The court defined the offense of conspiring to manufacture phenylacetone in the charge to the jury as follows:
For a defendant to be found guilty of this conspiracy, the prosecution must prove four things beyond a reasonable doubt: Two or more persons in some way came to an understanding to accomplish a plan to manufacture phenylacetone; the defendant willfully became a member of that conspiracy; at least one of the participants, during the existence of the conspiracy, knowingly committed at least one act to fulfill the plan; and the act was a willful effort to manufacture phenylacetone ...
The evidence does not need to show that the participants in the conspiracy had an express agreement.
The evidence need not establish that every conspirator was aware of or participated in every aspect of the conspiracy.
A person does not become a participant in the conspiracy if he has no knowledge of a conspiracy and only happens to act in a way which advances some purpose of the conspiracy.
The court then over Burroughs' objection instructed the jury that "the word 'knowingly' or 'willfully' in these instructions means that the act was done voluntarily and intentionally and not because of accident or mistake." Burroughs had requested a definition of "willfully" from the Fifth Circuit pattern instructions that the court refused. The requested definition defined "willfully" to mean that "the act was committed voluntarily and purposely, with the specific intent to do something the law forbids; that is to say, with bad purpose either to disobey or disregard the law." U.S. Fifth Circuit District Judges Association Pattern Jury Instruction (Criminal), Basic Instruction 9A, at 21 (1983).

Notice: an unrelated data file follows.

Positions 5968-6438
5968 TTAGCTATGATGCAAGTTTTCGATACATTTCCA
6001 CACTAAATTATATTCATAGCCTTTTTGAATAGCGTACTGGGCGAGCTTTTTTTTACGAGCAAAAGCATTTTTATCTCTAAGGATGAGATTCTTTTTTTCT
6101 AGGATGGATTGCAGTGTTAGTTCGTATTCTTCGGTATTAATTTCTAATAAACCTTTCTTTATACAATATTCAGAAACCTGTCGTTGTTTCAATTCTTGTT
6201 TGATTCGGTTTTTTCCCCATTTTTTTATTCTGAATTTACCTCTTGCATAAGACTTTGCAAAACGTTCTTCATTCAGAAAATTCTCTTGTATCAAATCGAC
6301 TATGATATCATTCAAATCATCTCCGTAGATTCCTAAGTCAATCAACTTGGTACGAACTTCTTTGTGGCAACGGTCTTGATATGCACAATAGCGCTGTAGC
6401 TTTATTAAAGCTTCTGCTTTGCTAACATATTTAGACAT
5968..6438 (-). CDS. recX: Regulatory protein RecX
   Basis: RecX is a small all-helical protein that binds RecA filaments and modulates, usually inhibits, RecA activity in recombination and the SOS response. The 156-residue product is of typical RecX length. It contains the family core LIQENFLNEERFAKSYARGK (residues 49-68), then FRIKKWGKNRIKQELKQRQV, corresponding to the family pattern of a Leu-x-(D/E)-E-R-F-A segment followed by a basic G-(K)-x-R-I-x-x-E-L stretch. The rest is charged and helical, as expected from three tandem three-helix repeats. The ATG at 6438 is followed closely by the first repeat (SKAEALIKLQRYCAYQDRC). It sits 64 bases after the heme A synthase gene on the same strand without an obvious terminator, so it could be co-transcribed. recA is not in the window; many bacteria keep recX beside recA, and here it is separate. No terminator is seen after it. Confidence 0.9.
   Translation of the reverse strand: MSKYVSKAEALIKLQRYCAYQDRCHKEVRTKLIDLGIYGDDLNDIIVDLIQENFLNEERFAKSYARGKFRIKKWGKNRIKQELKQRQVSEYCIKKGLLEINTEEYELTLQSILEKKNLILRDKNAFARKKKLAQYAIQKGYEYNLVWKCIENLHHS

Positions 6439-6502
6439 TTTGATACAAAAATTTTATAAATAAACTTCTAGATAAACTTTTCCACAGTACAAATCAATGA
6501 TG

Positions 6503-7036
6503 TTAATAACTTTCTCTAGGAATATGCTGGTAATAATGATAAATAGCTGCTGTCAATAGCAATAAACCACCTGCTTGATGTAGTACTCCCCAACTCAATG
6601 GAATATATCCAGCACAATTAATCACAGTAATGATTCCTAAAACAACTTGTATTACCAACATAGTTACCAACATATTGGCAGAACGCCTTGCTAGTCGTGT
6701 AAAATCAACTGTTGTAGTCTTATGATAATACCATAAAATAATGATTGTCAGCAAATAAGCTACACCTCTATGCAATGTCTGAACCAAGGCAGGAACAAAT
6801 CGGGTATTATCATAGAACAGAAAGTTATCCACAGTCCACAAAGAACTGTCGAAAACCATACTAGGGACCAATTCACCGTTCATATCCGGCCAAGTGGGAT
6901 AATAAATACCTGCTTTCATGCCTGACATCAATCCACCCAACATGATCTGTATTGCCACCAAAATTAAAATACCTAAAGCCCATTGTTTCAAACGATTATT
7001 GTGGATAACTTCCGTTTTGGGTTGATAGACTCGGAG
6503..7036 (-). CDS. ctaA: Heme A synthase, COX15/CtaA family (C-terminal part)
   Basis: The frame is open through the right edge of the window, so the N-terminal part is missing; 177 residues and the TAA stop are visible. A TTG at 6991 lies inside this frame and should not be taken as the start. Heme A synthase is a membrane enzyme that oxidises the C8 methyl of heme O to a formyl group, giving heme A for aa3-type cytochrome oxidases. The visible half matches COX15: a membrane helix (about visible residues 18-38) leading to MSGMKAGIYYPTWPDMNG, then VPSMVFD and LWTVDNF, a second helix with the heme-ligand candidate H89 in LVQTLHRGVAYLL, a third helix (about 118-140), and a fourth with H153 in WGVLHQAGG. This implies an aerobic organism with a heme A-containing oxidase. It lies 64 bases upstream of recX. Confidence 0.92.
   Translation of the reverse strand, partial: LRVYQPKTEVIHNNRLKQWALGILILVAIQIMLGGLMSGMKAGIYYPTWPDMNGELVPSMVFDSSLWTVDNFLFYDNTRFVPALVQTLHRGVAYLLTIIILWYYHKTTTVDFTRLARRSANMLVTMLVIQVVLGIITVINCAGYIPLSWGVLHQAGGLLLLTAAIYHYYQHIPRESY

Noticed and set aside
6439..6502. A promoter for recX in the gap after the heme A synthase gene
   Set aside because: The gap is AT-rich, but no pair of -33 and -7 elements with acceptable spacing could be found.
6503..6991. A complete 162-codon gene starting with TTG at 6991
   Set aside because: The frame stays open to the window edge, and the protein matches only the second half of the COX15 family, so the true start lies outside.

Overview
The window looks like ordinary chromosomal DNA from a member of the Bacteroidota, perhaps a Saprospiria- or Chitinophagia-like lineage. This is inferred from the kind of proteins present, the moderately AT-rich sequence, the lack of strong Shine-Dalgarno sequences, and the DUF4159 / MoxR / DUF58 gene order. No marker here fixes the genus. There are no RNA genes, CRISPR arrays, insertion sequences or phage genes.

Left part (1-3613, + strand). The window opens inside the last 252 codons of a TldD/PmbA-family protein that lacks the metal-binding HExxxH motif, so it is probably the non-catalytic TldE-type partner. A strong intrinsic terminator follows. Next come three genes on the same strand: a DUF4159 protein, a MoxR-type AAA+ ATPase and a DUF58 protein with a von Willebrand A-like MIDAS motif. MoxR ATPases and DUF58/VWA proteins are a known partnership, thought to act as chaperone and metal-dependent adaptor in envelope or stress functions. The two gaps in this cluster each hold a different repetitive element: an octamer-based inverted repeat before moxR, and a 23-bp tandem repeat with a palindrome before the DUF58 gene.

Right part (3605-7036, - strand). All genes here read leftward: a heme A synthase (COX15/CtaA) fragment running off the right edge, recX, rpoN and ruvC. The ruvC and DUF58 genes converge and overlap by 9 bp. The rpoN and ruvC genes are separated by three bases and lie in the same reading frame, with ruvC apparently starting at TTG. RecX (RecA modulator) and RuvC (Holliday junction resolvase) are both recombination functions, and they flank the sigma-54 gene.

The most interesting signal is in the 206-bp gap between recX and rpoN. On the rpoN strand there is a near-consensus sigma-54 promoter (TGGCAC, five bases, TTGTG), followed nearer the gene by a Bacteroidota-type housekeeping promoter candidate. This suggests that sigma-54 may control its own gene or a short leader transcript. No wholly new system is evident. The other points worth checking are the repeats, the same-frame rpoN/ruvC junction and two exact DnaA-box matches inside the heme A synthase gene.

The district court misperceived the necessary elements in a conspiracy charge. The court treated a drug conspiracy charge as requiring only general intent. Drug conspiracy, however, is a specific intent crime. As such, it requires the government to prove that "the defendant voluntarily and intentionally violated the law." United States v. Basey, 816 F.2d 980, 1002 (5th Cir.1987); United States v. Gomez, 776 F.2d 542, 548-49 (5th Cir.1985). See also United States v. Davis, 583 F.2d 190, 193 (5th Cir.1978) ("the requirement of willfulness connotes a voluntary, intentional violation of a known legal duty"). The jury should have been required to find that Burroughs intended to do something unlawful. The charge as given failed to require that finding.
The district court, of course, had substantial latitude in framing its instructions. United States v. Kimmel, 777 F.2d 290, 293 (5th Cir.1985), cert. denied, 476 U.S. 1104, 106 S.Ct. 1947, 90 L.Ed.2d 357 (1986). Accordingly, its refusal to deliver a requested instruction constituted reversible error only if the instruction:
"(1) is substantially correct; (2) was not substantially covered in the charge actually delivered to the jury; and (3) concerns an important point in the trial so that the failure to give it seriously impaired the defendant's ability to present a given defense."